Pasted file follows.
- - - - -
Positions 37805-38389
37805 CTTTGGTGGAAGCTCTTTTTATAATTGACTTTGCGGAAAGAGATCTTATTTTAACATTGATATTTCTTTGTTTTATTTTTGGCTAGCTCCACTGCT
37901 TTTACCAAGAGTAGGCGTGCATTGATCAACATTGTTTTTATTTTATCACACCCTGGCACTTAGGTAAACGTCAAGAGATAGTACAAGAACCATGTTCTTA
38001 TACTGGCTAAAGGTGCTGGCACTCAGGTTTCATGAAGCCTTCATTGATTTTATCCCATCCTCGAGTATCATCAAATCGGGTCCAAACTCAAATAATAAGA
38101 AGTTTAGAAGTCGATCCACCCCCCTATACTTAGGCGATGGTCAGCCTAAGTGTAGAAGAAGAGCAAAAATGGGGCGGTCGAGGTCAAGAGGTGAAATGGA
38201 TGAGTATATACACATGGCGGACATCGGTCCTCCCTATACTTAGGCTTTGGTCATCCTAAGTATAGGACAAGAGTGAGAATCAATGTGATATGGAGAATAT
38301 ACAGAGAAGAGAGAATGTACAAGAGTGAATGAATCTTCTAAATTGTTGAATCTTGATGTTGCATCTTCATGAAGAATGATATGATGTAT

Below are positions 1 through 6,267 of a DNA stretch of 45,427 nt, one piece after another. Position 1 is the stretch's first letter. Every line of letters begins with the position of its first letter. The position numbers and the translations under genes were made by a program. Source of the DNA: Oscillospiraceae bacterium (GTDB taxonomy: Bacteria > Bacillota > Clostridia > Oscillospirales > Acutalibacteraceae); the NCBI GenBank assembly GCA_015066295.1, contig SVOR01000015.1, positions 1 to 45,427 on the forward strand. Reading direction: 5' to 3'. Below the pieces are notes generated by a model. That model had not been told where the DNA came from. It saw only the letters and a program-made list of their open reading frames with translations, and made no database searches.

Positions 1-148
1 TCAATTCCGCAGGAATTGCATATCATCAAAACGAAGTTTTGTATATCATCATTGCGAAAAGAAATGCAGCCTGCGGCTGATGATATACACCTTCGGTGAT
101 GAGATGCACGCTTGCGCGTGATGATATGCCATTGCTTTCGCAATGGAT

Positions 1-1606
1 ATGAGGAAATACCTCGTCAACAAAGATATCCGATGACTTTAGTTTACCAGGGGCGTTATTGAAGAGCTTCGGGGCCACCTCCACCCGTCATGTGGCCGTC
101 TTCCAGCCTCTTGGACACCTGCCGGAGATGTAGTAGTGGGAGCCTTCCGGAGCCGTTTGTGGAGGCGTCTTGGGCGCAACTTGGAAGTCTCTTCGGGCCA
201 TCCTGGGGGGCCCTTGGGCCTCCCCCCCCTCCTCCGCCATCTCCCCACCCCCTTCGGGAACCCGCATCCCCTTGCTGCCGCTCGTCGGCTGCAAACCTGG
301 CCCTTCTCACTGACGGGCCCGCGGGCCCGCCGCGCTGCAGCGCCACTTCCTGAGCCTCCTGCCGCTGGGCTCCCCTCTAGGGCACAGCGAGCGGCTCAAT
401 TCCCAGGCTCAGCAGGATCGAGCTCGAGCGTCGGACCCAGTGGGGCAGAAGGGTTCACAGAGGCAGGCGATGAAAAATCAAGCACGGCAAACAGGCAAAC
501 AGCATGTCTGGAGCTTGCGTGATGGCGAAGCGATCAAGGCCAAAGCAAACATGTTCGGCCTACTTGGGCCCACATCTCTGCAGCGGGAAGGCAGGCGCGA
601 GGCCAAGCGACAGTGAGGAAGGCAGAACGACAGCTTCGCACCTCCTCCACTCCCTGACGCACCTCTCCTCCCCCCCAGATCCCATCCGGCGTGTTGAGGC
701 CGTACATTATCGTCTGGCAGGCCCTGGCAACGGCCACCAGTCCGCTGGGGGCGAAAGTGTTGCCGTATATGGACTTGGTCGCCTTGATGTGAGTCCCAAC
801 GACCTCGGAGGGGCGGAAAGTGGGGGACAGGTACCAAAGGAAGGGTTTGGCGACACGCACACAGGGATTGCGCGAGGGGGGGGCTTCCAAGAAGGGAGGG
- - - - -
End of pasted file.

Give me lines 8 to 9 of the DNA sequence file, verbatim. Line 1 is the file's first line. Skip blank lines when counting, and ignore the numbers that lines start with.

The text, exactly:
Below are positions 1 through 6,267 of a DNA stretch of 45,427 nt, one piece after another. Position 1 is the stretch's first letter. Every line of letters begins with the position of its first letter. The position numbers and the translations under genes were made by a program. Source of the DNA: Oscillospiraceae bacterium (GTDB taxonomy: Bacteria > Bacillota > Clostridia > Oscillospirales > Acutalibacteraceae); the NCBI GenBank assembly GCA_015066295.1, contig SVOR01000015.1, positions 1 to 45,427 on the forward strand. Reading direction: 5' to 3'. Below the pieces are notes generated by a model. That model had not been told where the DNA came from. It saw only the letters and a program-made list of their open reading frames with translations, and made no database searches.

Positions 1-148